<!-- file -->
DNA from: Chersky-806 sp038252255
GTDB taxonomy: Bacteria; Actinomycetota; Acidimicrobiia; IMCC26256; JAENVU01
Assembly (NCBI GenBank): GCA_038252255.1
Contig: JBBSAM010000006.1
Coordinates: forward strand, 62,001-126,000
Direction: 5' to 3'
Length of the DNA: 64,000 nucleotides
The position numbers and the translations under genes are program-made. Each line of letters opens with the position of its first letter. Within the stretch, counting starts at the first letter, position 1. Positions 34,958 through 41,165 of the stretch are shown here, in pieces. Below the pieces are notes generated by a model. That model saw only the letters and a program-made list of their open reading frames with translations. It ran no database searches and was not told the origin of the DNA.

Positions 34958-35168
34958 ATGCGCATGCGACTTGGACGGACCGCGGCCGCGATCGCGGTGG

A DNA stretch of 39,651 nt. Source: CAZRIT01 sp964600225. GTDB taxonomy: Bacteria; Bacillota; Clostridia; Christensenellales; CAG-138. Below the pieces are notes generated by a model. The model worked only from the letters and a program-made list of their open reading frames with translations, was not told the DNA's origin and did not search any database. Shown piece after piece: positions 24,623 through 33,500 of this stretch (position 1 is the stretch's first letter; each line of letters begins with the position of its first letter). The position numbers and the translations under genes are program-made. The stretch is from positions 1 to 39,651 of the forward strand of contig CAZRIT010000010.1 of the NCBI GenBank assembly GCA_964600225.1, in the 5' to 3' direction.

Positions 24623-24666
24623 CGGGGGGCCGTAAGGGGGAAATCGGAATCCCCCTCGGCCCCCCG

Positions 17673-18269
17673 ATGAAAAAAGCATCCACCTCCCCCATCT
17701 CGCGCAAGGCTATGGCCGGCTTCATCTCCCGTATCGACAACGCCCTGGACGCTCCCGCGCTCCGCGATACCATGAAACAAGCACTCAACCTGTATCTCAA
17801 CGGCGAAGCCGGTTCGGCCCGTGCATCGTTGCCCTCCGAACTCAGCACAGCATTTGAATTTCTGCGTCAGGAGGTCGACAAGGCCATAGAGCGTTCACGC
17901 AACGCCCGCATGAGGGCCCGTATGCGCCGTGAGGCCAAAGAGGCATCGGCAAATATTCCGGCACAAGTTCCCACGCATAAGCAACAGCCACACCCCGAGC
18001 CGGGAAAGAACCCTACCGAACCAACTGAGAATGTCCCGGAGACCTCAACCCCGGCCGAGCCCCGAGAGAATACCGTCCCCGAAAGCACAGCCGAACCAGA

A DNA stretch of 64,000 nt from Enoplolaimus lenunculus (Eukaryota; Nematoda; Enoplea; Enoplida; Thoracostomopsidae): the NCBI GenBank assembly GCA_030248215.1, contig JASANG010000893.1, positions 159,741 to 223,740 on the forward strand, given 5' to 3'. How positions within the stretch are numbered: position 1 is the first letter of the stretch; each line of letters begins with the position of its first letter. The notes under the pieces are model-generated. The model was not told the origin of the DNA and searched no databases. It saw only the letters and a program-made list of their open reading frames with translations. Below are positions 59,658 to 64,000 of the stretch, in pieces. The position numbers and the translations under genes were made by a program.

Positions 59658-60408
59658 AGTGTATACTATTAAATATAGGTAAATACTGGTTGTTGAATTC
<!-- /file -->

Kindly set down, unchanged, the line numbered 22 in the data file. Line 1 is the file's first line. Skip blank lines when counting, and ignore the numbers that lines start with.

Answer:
59658 AGTGTATACTATTAAATATAGGTAAATACTGGTTGTTGAATTC